What advice would you give your eighteen-year-old self?

First thing I’d tell him is don’t do the mullet. It’s not a good look. Second thing I’d tell him is don’t be too much of a people pleaser. You’re going to wind up satisfying a few, but you’re not going to be true to yourself. I think that’s one of the biggest lessons I learned. I think if I had had that lesson early on, it would have opened many more doors for myself than I opened in my youth.

If you weren’t doing what you are doing today, what would you be doing?

There are two careers I’ve thought about. When I first started thinking about doing this, I originally thought I would try stand-up. That seemed a little daunting. So maybe this is a way I could do a little stand-up and ease my way into it. The second thing is, I like driving. I really like driving. Driving is a pleasurable experience, and it means I get to see many new places and meet a ton of new people. In a sense, I am trying out both jobs as a professional speaker. I am driving a lot, traveling a lot, and meeting new people.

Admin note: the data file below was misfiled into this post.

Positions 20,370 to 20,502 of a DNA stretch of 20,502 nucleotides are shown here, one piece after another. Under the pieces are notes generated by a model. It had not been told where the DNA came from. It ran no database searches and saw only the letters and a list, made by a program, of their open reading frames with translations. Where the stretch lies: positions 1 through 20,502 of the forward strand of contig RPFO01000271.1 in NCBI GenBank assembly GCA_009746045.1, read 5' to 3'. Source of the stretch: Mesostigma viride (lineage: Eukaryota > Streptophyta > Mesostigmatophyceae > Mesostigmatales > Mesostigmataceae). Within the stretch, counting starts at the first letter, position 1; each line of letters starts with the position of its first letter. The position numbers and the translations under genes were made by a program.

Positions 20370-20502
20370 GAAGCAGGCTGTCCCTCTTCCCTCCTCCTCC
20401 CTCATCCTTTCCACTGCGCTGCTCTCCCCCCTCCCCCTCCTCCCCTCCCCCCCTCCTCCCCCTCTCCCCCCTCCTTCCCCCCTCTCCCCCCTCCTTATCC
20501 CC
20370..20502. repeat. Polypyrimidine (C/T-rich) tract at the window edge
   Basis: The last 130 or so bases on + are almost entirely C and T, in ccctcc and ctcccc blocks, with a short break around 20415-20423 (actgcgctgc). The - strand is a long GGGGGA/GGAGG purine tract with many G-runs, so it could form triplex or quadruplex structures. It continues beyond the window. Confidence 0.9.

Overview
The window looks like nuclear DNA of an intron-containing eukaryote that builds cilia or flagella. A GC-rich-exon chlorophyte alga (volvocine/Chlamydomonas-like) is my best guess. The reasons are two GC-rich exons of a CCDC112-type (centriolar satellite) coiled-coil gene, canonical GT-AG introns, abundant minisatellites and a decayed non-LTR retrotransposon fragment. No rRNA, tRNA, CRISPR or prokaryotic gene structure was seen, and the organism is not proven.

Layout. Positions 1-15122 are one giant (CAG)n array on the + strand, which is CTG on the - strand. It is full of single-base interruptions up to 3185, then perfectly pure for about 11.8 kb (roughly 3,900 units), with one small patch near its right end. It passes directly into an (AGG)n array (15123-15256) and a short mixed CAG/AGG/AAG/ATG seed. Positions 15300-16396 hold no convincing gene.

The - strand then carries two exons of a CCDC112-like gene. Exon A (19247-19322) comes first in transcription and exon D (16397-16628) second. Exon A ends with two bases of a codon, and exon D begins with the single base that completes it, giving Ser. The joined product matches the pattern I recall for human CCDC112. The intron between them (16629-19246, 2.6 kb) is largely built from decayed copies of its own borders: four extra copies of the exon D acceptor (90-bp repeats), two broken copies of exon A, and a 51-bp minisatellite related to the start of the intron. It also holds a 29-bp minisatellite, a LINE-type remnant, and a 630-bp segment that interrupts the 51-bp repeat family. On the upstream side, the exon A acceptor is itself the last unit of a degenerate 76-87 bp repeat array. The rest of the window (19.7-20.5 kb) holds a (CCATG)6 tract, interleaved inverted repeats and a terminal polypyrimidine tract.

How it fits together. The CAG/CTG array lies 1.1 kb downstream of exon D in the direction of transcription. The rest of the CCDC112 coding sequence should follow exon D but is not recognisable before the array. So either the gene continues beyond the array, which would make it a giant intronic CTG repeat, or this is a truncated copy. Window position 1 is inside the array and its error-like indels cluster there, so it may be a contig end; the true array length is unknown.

You can start a new business as an Uber driver who does standup – do a routine for ten or fifteen minutes and charge a premium.

I am going to call it Stand-up Uber Comedy, or STUC.

As a marketer how do you define success?